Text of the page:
6. Stephen Machin & John Van Reenen, 1998. "Technology and changes in skill structure: evidence from seven OECD countries," IFS Working Papers W98/04, Institute for Fiscal Studies.
  7. David Carey & Harry Tchilinguirian, 2000. "Average Effective Tax Rates on Capital, Labour and Consumption," OECD Economics Department Working Papers 258, OECD Publishing.
  8. Eve Caroli & John Van Reenen, 2001. "Skill-Biased Organizational Change? Evidence from A Panel of British and French Establishments," The Quarterly Journal of Economics, Oxford University Press, vol. 116(4), pages 1449-1492.
  9. Storesletten, Kjetil, 1998. "Sustaining Fiscal Policy Through Immigration," Seminar Papers 664, Stockholm University, Institute for International Economic Studies.
  10. Psacharopoulos, George, 1993. "Returns to investment in education : a global update," Policy Research Working Paper Series 1067, The World Bank.
  11. Marimon, Ramon & Zilibotti, Fabrizio, 1999. "Unemployment vs. Mismatch of Talents: Reconsidering Unemployment Benefits," Economic Journal, Royal Economic Society, vol. 109(455), pages 266-91, April.
  12. Sims, Christopher A, 1990. "Solving the Stochastic Growth Model by Backsolving with a Particular Nonlinear Form for the Decision Rule," Journal of Business & Economic Statistics, American Statistical Association, vol. 8(1), pages 45-47, January.
  13. Guido Cozzi, 2003. "The Self-fulfilling International Allocation of Innovation," Levine's Bibliography 666156000000000189, UCLA Department of Economics.
  14. repec:dau:papers:123456789/10093 is not listed on IDEAS
  15. James J. Heckman & Lance Lochner & Christopher Taber, 1998. "Explaining Rising Wage Inequality: Explorations with a Dynamic General Equilibrium Model of Labor Earnings with Heterogeneous Agents," NBER Working Papers 6384, National Bureau of Economic Research, Inc.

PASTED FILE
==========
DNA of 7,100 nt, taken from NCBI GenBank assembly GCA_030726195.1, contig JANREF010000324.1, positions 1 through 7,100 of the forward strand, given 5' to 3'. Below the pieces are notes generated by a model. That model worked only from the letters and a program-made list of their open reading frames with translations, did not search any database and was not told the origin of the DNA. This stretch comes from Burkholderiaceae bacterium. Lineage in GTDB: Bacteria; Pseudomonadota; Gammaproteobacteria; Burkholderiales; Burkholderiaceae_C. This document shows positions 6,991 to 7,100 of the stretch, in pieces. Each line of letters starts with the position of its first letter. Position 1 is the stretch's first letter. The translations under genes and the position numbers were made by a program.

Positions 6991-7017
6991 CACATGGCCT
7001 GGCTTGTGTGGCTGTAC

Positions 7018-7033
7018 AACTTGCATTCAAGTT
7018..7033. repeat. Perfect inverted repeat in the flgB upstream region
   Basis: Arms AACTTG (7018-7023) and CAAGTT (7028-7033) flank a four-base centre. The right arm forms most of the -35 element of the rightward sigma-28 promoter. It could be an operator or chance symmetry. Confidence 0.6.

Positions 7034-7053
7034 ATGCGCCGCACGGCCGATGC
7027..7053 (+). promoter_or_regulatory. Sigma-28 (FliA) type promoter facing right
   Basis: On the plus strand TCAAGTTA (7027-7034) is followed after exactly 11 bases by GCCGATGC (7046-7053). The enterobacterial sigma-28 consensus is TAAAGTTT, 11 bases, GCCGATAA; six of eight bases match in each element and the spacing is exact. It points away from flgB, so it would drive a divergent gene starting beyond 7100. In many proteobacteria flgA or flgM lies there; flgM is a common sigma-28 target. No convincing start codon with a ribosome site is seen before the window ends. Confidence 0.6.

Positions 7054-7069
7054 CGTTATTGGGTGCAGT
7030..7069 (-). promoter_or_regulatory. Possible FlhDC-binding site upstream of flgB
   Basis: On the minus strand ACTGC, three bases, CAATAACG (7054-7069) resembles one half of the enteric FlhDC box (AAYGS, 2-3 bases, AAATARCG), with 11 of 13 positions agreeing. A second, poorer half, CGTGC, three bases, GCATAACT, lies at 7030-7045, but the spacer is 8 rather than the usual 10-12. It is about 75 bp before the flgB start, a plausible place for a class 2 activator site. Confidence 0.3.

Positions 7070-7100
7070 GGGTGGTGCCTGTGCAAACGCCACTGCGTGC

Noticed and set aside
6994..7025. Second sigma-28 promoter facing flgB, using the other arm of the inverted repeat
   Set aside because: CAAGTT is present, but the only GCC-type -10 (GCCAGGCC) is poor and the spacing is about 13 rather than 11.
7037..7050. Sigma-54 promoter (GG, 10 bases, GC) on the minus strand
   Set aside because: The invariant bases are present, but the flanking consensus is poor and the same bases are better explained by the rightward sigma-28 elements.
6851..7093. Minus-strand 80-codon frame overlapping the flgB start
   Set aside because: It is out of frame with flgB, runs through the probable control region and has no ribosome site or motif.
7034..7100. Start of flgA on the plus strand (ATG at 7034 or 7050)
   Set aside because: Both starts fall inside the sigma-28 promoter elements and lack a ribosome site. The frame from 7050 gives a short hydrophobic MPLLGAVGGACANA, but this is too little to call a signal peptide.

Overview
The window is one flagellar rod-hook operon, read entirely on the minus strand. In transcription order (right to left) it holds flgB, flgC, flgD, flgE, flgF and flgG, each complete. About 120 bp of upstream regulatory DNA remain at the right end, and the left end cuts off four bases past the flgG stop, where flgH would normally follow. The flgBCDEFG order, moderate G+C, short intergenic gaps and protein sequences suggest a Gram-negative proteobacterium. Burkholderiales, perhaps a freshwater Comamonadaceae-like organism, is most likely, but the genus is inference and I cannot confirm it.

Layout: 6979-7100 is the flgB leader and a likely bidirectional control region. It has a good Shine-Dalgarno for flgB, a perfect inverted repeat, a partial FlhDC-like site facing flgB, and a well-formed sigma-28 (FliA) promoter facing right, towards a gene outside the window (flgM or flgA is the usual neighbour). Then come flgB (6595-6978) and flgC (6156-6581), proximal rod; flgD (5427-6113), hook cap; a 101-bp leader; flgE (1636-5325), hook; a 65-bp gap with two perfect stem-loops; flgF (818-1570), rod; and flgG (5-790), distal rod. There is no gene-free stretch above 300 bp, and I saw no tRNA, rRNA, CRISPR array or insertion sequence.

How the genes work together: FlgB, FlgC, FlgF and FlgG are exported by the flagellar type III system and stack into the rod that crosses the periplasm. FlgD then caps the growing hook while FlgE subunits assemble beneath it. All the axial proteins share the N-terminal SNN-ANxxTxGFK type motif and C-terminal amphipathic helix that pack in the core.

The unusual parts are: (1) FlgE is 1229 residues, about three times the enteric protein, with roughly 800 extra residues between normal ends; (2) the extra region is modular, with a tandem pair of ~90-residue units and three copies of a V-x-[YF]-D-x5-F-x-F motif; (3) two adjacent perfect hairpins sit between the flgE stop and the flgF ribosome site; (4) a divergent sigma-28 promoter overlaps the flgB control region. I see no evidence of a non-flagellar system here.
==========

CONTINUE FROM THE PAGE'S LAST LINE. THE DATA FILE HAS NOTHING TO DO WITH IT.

16. David Card & Francis Kramarz & Thomas Lemieux, 1999. "Changes in the Relative Structure of Wages and Employment: A Comparison of the United States, Canada, and France," Canadian Journal of Economics, Canadian Economics Association, vol. 32(4), pages 843-877, August.
Full references (including those not matched with items on IDEAS)

This item is not listed on Wikipedia, on a reading list or among the top items on IDEAS.

When requesting a correction, please mention this item's handle: RePEc:ifs:fistud:v:28:y:2007:i:4:p:383-416. See general information about how to correct material in RePEc.

For technical questions regarding this item, or to correct its authors, title, abstract, bibliographic or download information, contact: (Emma Hyman)

If you have authored this item and are not yet registered with RePEc, we encourage you to do it here. This allows to link your profile to this item. It also allows you to accept potential citations to this item that we are uncertain about.

If references are entirely missing, you can add them using this form.

If the full references list an item that is present in RePEc, but the system did not link to it, you can help with this form.

If you know of missing items citing this one, you can help us creating those links by adding the relevant references in the same way as above, for each refering item. If you are a registered author of this item, you may also want to check the "citations" tab in your profile, as there may be some citations waiting for confirmation.

Please note that corrections may take a couple of weeks to filter through the various RePEc services.

This information is provided to you by IDEAS at the Research Division of the Federal Reserve Bank of St. Louis using RePEc data.